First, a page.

Drum & bugle corps are independent, not-for-profit youth groups that are comprised of musical athletes aged 14-21. Each corps includes 150 youth playing brass, percussion and color guard (dancers). These musical athletes tour the country throughout the summer, sleeping in school gyms and competing against other youth drum & bugle corps.
The musical athleticism in drum & bugle corps, rivals the levels achieved by top Olympians. Participants are considered to be “the example” to bands throughout the world.
The variety of styles performed at a DATW event are as diverse as music itself. Over the course of the evening you are likely to hear jazz, pop, swing, classical, show tunes, symphonic and even, yes, marches. Most performances run between 10 and 11 minutes.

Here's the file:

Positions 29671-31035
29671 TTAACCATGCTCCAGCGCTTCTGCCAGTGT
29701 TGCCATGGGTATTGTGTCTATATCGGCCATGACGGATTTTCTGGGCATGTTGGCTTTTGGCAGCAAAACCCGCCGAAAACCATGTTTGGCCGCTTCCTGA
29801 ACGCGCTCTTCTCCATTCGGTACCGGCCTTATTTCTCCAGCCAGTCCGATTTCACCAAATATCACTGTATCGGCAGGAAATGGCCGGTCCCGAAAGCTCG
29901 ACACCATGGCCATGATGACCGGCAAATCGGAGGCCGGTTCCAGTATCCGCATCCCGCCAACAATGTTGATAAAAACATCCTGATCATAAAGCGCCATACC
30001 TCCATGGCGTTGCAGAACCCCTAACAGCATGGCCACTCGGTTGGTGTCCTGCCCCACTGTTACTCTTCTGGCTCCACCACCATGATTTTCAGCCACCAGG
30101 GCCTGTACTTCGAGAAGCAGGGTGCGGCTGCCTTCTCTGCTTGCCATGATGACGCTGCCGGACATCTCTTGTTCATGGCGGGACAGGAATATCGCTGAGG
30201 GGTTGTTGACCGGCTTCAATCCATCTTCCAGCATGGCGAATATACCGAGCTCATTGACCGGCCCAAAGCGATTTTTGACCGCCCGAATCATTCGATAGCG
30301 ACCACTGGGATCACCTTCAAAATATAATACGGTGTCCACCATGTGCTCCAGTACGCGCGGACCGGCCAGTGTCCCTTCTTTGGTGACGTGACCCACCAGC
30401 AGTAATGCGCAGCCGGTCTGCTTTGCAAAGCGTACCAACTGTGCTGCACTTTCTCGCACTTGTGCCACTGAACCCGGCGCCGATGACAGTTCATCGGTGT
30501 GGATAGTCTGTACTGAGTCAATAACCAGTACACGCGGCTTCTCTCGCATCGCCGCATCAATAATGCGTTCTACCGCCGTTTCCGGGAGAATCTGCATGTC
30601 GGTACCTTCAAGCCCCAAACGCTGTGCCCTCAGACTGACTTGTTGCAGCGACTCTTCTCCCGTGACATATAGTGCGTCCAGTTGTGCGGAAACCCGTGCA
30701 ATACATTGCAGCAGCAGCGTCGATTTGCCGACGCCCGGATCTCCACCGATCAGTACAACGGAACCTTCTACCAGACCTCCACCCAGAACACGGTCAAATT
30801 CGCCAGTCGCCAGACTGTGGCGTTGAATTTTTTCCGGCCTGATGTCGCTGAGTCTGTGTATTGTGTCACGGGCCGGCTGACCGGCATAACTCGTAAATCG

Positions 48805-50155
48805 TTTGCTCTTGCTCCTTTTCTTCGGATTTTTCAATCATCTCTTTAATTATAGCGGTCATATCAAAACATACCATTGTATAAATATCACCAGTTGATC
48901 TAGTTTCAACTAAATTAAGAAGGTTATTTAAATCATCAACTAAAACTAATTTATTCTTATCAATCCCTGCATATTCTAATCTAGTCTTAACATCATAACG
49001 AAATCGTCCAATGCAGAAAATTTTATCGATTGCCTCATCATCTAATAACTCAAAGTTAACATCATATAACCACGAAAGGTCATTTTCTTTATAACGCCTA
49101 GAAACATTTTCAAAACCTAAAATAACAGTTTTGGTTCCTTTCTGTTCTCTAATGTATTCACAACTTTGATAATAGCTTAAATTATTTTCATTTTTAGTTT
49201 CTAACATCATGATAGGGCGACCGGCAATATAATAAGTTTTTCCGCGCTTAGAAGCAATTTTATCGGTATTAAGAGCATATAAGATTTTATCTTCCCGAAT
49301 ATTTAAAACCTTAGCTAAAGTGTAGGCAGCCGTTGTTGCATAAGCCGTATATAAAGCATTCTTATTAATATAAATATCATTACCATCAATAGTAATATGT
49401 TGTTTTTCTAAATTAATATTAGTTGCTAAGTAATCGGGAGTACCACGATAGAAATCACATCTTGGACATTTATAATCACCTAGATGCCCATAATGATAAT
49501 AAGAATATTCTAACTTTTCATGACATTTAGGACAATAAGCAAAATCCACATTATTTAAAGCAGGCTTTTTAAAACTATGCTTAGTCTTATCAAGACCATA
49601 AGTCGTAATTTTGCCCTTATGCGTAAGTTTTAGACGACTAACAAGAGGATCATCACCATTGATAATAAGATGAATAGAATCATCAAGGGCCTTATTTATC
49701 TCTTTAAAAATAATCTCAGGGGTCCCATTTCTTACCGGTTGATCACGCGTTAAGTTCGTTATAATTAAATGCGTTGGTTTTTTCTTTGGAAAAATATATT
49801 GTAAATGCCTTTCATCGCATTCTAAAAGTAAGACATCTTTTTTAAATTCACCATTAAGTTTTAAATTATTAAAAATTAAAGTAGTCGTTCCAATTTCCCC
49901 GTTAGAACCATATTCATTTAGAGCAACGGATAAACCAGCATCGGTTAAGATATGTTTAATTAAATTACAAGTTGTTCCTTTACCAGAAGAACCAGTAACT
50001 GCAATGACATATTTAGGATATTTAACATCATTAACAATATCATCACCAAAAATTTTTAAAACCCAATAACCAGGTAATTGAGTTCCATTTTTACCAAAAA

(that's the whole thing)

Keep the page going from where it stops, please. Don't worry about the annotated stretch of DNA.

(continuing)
What is the difference between a marching band and drum & bugle corps?
Drum & bugle corps are their own main attraction and tend to focus on drawing the audience into the performance. Marching bands, on the other hand, tend to augment a sporting event or other activity. Another noteworthy difference is that drum & bugle corps do not have woodwinds/reed instruments as marching bands do.
Drum Corps International (DCI)
From modest beginnings more than three decades ago, Drum Corps International (DCI) has developed into a powerful, nonprofit, global youth activity with far-reaching artistic, educational and organizational influence. Through the annual DCI Tour and more than 35 World Championships in 17 North American cities, Drum Corps International provides entertainment to millions through live performances and nationally-televised events. Drum Corps International is Marching Music’s Major League™.
Read more: About DCI.
Read more: About Drum and Bugle Corps.